Probably the most common thing any conservative teacher can tell you is that in our classrooms, it’s perfectly acceptable for teachers to put up pride flags, BLM posters, all of that, right? It’s perfectly acceptable for them to give their points of view on politics. And I don’t have any problem with that. I like these types of discussions. But then there’s people like me who get shut down for just giving my point of view.

For example, one year, I got the Travis County GOP volunteer-of-the-year award. I put it on my desk, and the reaction, oh my gosh. I think I got rid of [the award] within two days. At first, my students saw it and they were like, “Wait, Republican party? Wait, do you support Trump?” All of a sudden, teachers started coming into my classroom and looking at that award and then leaving. It’s not balanced. There’s only one point of view in schools that is allowed, and that’s going to go off onto the students, in my opinion.

That experience showed me that the teachers that I’m surrounded with are OK with teaching the students that they are struggling or down or have a foot lower in society already just because of maybe how they look or their sexual orientation, gender, whatever. As far as this bill and critical race theory, it isn’t necessary to teach our youth that we’ve had a very ugly racist past. We have a very ugly, ugly past, but we are better as a country because of Western civilization and not in spite of it.

August Plock

August Plock, 11th grade U.S. history teacher at Pflugerville High School, near Austin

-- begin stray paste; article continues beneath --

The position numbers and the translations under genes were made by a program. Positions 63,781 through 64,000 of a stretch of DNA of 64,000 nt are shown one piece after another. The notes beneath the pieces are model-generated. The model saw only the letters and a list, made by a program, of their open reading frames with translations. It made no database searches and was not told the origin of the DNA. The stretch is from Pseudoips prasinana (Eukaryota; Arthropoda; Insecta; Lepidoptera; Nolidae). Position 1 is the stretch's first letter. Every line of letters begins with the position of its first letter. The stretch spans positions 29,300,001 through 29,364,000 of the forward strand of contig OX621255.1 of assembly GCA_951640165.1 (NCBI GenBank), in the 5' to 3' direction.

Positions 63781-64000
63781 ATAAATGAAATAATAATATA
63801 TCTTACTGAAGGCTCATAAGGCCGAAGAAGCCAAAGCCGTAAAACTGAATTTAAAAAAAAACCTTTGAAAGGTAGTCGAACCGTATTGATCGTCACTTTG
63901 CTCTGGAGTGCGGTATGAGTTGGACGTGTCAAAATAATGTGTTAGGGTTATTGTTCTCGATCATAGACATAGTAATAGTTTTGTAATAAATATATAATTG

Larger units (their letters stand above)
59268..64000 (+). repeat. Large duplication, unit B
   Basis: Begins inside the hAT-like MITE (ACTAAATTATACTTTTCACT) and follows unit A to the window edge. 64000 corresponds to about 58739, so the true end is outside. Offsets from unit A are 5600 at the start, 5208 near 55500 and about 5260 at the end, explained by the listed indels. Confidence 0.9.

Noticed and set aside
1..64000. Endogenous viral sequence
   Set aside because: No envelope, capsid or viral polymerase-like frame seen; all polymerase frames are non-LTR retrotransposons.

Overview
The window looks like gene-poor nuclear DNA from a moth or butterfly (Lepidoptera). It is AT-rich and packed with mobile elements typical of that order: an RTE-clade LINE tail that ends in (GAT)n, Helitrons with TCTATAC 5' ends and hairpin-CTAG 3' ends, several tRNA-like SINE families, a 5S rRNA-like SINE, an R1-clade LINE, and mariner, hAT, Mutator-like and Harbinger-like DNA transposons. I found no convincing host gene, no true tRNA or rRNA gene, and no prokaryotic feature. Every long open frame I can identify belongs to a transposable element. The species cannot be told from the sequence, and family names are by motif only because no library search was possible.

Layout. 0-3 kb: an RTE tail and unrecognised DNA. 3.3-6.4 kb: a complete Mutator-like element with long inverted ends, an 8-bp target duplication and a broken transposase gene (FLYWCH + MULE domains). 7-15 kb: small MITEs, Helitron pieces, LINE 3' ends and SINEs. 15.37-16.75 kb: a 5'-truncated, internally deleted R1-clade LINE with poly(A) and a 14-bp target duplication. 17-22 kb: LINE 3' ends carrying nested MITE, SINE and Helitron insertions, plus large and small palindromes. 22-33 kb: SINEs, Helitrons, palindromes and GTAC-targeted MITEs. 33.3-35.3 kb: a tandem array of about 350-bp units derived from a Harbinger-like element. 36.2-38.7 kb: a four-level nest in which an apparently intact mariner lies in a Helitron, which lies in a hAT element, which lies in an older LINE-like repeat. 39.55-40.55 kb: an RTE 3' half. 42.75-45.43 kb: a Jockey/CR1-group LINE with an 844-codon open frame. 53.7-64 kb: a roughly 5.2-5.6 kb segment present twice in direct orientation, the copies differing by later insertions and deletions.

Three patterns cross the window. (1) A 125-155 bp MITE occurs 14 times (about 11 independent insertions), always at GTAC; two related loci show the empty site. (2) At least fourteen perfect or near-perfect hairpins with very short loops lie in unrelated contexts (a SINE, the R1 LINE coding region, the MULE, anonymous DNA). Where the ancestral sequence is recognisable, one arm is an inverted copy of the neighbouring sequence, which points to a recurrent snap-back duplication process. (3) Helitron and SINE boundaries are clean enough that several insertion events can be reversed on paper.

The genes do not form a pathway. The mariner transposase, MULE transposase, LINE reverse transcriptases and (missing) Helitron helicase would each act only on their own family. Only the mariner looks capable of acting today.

What I’m really concerned about is that this law is going to give ground to parents to file complaints on teachers that are teaching something that they personally disagree with and don’t want their child to be exposed to. It could potentially shut teachers down [because] they’re intimidated. I think it comes down to your school administration: Are they going to back you with a parent?

What if you’re a math teacher that just wants to have a conversation with students about something current events-related, and all of a sudden, [you’re told] you’re only supposed to talk about numbers, why are you talking to kids about George Floyd? Potentially any conversations you have with students now, could it be taken out of context? The kids especially want to talk about Black Lives Matter.


Joseph Frilot, 6th and 7th grade humanities teacher at IDEA Montopolis College Prep, East Austin
I find the law to be highly racist. We, as a nation, were able to come together for the most part and agree that what happened to George Floyd was a tragedy, and that racism and police brutality has no place in this country. This is my first time actually witnessing police officers being held accountable. It felt like we were moving in the right direction. Then there’s this law passed in Texas, and it’s being passed in other conservative states, where teachers aren’t allowed to even talk about this topic.

It gives students the chance, and parents the chance, to just stop all types of conversations when it comes to race. And it gives those teachers who didn’t care about racism or who are racist to begin with, it gives them the chance to remain silent and complicit in what’s going on in our country when it comes to racism and oppression.

Anthony Lopez Waste

Anthony Lopez-Waste, 2021 Texas Secondary Teacher of the Year and a world history teacher at Canutillo High School, El Paso
I do understand where parents would be concerned. They don’t want their kids being quote, unquote indoctrinated. I know there are some teachers that feel very strongly about certain things, whether it’s politics or religion or whatnot. I can understand parents not wanting a teacher trying to shove a belief system down their throats. But people are missing the point of, hey, our kids need to learn about how we got here. There are examples of coerced and forced labor throughout history. Every civilization has been enslaved at some point, and every civilization has been the enslaver at some point. For people to get all up in arms that, “You’re making us look bad” or “We’re teaching people to hate each other”—I just think that’s silly. And that’s politicians trying to drive their own narrative.


Joe Shehan, 7th-12th grade social studies teacher at Azle Christian School, near Fort Worth